1 WO 2 3 4 5 6 IN THE UNITED STATES DISTRICT COURT 7 FOR THE DISTRICT OF ARIZONA 8 9 Randy D. Lang and Heidi Lang, Plaintiffs, 10 11 ORDER v. 12 No. CIV 15-182-PHX-DGC County of Maricopa, et al., 13 Defendants. 14 15 The Court held a telephone conference with the parties on November 13, 2015. 16 Plaintiffs filed a motion to amend their complaint on November 9, 2015 (Doc. 20), after 17 the telephone conference was scheduled and almost three months after the deadline for 18 amending pleadings (Doc. 16 at 1). The parties also revealed during the conference that 19 Plaintiffs failed to comply with their expert disclosure deadline of September 25, 2015, 20 and Defendants failed to comply with their expert disclosure deadline of November 9, 21 2015. The Court must decide whether to extend any of these deadlines. 22 Deadlines established in a case management order may “be modified only for 23 good cause and with the judge’s consent.” Fed. R. Civ. P. 16(b)(4); see Johnson v. 24 Mammoth Recreations, Inc., 975 F.2d 604, 608 (9th Cir. 1992). “Good cause” exists 25 when a deadline “cannot reasonably be met despite the diligence of the party seeking the 26 extension.” Fed. R. Civ. P. 16 Advisory Comm. Notes (1983 Am.). Thus, “Rule 16(b)’s 27 ‘good cause’ standard primarily considers the diligence of the party seeking the 28 amendment.” Johnson, 975 F.2d at 609; see also Coleman v. Quaker Oats Co., 232 F.3d     1 1271, 1294 (9th Cir. 2000). Where that party has not been diligent, good cause has not 2 been shown and the inquiry ends. Zivkovic v. S. Cal. Edison Co., 302 F.3d 1080, 1087 3 (9th Cir. 2002); Johnson, 975 F.2d at 609. 4 Plaintiffs filed their initial complaint on September 18, 2014, and an amended 5 complaint on January 16, 2015. Doc. 1-1. After this case had been assigned to a 6 magistrate judge and one of the parties, on April 16, 2015, declined to consent to 7 magistrate judge jurisdiction (Doc. 9), this Court scheduled a Rule 16 case management 8 conference (Doc. 12). The Court’s order explained that the Court would establish a 9 litigation schedule at the case management conference and provided this direction: “The 10 Court fully intends to enforce the deadlines in the Case Management Order. The parties 11 should plan their litigation activities accordingly.” Doc. 12 at 5. 12 The case management conference was held on June 16, 2016. Doc. 15. During 13 the conference, the Court discussed with the parties several potential defects in Plaintiffs’ 14 amended complaint that were raised by Defendants in the parties’ Rule 26(f) report. See 15 Doc. 13 at 9. To avoid the time and delay of briefing these issues, if possible, the Court 16 instructed Plaintiffs’ counsel to review the issues raised by Defendants and confer with 17 defense counsel “in a week or two.” Court’s Livenote Transcript, 6/16/15. If the 18 disagreements concerned a matter of pleading form, the Court encouraged the parties to 19 stipulate that Plaintiffs could re-plead their claims to avoid the pleading problems, 20 thereby avoiding the need for a motion to dismiss followed by further amendments. If 21 the parties could not reach agreement, the Court directed the parties to schedule a 22 conference call with the Court, explaining that the Court would set a briefing schedule to 23 resolve these matters in “short order.” Id. The Court then set a litigation schedule which 24 provided that “[t]he deadline for joining parties, amending pleadings, and filing 25 supplemental pleadings is 60 days from the date of this Order.” Doc. 16, ¶ 2 (emphasis 26 in original). 27 Plaintiffs did not follow the Court’s direction. It appears that Plaintiffs’ counsel 28 made no effort to discuss these issues with defense counsel within “a week or two” as the ‐ 2 ‐      1 Court had directed. Instead, as defense counsel explained during the November 13, 2015 2 conference call, Plaintiffs’ counsel first sent Defendants a proposed second amended 3 complaint on August 26, after the 60-day deadline for amending pleadings had passed. 4 Plaintiffs never contacted the Court for a conference as directed, but instead waited until 5 November 9, 2015 to file their motion to amend. This not only was almost three months 6 after the amendment deadline, it was more than a month after Plaintiffs’ unsatisfied 7 deadline for serving expert reports. 8 Plaintiffs’ counsel stated during the conference call that the delay was due to post 9 traumatic stress suffered by his client. But Plaintiff did not raise this issue with the Court 10 before the amendment deadline passed, provided no support for this assertion, and failed 11 to explain how the client’s stress interfered with the ability of Plaintiffs’ counsel to 12 address the primarily legal issues identified during the case management conference. 13 The Court concludes that the amendment deadline, which fell some 11 months 14 after this case was filed, could have been met through reasonable diligence. In addition 15 to the fact that Plaintiffs have already amended their complaint once, Plaintiffs knew of 16 the pleading issues after the case management conference in June, were specifically 17 directed by the Court to address them promptly, disregarded the Court’s direction, and 18 waited until almost three months after the amendment deadline before seeking leave to 19 file a second amended complaint. Plaintiffs have failed to show that they were diligent 20 and therefore have failed to show good cause for an extension of the amendment date. 21 Johnson, 975 F.2d at 609. Plaintiffs’ motion to amend will be denied. Their amended 22 complaint remains the operative pleading in this case. 23 Plaintiffs likewise have not shown good cause for failing to comply with their 24 expert disclosure deadline. The September 25, 2015 deadline was proposed by the 25 parties. See Doc. 13 at 8. The Court’s case management order adopted the parties’ 26 proposed expert schedule and specifically stated that Plaintiffs were required to provide 27 “full and complete expert disclosures” by this date. 28 emphasized, as had the order setting the case management conference, that this deadline ‐ 3 ‐  Doc. 16, ¶ 5(a). The order     1 was real and would be enforced by the Court. See Doc. 16, ¶ 9. Plaintiffs have not 2 shown that they were unable to meet this deadline through reasonable diligence. Because 3 the date fell more than a year after the filing of this case and the need for expert reports 4 has been clear from the beginning, the Court concludes that the deadline could have been 5 satisfied through reasonable diligence. Plaintiffs therefore have failed to show good 6 cause and the deadline will not be extended. Fed. R. Civ. P. 16(b)(4). Plaintiffs have 7 missed their opportunity to serve initial expert reports. 8 Defendants have also missed their expert deadline, but their situation is different. 9 The November 13 conference call was scheduled on November 5, 2015, before 10 Defendants’ deadline had arrived. Doc. 19. In addition, Defendants explained during the 11 conference call that they did not receive Plaintiffs’ medical records until one week before 12 the call. Because Defendants could not have prepared expert reports before receiving the 13 medical records, and they sought relief from the Court before their expert deadline 14 passed, Defendants have shown good cause and the Court will extend their expert 15 deadline to December 22, 2015. 16 January 21, 2016. Expert depositions shall be completed by February 26, 2016. All 17 other terms of the Court’s case management order (Doc. 16) remain in effect. Rebuttal expert reports will be due on 18 IT IS ORDERED that Plaintiffs’ motion for leave to amend (Doc. 20) is denied. 19 Dated this 16th day of November, 2015. 20 21 22 23 24 25 26 27 28 ‐ 4 ‐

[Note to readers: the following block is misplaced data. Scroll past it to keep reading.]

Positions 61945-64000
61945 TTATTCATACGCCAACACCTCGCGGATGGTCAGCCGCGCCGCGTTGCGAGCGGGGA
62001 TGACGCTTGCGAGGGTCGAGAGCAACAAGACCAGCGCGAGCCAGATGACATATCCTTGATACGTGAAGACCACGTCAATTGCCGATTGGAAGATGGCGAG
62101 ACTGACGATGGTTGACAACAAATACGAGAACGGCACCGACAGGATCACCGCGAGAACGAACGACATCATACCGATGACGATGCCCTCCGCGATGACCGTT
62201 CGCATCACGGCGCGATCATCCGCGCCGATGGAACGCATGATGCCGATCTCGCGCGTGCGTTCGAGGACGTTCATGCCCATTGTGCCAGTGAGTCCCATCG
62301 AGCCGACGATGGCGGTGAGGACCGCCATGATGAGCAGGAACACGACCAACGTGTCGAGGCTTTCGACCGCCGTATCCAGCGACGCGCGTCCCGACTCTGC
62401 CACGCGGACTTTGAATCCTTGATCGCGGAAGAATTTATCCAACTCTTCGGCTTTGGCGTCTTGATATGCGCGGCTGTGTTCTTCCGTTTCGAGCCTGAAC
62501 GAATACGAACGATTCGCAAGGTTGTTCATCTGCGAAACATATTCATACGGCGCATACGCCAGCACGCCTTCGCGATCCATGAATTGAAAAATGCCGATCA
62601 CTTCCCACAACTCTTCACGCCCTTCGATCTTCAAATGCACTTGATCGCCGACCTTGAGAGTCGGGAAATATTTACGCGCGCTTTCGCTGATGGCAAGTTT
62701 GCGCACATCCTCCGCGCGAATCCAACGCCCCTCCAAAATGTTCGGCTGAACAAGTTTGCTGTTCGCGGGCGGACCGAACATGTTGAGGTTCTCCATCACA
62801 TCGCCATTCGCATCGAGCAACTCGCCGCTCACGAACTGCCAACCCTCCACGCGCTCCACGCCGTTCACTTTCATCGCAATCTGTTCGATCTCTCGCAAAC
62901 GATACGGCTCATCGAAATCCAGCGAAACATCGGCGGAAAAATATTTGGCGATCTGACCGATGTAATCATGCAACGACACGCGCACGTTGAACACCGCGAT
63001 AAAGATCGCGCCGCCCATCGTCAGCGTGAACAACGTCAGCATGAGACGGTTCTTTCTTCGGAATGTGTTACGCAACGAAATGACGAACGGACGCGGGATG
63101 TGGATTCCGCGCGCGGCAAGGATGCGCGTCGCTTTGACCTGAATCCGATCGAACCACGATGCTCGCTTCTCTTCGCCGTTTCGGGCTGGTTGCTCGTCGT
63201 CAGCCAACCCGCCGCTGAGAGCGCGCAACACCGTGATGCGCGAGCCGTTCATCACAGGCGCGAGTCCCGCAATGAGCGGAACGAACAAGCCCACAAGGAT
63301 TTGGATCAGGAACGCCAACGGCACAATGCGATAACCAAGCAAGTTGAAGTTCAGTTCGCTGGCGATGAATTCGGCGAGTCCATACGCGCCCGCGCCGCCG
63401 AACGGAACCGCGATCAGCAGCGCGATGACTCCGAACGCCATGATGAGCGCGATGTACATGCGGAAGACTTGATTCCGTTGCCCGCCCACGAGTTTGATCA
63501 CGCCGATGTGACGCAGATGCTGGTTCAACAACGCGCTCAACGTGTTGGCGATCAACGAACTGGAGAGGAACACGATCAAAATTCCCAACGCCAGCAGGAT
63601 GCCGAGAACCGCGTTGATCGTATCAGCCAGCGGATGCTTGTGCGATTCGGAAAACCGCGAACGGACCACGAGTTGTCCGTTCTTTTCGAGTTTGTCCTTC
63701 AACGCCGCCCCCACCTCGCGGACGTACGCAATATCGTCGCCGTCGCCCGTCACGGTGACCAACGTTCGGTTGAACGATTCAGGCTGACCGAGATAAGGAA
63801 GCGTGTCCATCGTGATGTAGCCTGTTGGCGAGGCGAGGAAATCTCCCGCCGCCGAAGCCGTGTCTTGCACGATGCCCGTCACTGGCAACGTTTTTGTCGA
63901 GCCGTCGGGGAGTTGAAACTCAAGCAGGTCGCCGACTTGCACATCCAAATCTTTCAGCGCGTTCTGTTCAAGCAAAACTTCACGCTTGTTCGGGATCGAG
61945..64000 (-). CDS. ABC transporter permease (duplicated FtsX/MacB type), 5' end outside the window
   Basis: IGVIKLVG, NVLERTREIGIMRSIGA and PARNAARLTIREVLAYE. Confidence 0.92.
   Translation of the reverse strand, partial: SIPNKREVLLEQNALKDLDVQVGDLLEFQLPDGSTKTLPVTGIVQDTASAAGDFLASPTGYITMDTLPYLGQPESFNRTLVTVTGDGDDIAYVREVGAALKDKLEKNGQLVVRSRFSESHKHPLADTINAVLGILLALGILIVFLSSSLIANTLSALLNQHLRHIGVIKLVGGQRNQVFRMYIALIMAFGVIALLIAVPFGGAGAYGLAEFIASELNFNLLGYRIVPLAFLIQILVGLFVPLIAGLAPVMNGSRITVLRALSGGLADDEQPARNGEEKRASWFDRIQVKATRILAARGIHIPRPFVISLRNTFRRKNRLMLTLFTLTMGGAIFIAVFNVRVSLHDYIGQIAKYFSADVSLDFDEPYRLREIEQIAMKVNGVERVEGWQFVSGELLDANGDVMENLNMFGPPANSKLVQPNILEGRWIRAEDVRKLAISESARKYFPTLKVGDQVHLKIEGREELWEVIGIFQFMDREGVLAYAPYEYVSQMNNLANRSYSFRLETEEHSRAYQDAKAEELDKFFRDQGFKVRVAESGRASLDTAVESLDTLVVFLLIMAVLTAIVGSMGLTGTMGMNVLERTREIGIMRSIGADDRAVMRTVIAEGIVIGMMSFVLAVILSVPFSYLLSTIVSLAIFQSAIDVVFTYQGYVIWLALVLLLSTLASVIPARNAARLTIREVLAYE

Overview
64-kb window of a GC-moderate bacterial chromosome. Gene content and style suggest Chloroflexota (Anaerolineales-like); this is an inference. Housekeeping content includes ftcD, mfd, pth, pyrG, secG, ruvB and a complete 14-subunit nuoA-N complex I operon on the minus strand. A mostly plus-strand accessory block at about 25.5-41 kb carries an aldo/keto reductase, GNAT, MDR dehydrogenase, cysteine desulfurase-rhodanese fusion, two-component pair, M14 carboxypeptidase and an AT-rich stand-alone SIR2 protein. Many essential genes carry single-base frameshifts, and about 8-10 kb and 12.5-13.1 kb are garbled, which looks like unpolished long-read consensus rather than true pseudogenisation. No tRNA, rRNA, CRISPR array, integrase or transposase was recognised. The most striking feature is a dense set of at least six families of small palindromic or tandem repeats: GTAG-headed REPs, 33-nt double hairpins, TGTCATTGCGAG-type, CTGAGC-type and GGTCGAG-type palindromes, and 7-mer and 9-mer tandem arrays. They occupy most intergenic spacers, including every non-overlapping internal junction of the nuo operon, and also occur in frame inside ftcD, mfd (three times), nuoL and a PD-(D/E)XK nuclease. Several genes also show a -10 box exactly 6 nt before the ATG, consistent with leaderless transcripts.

Disclaimer: Justia Dockets & Filings provides public litigation records from the federal appellate and district courts. These filings and docket sheets should not be considered findings of fact or liability, nor do they necessarily reflect the view of Justia.

Why Is My Information Online?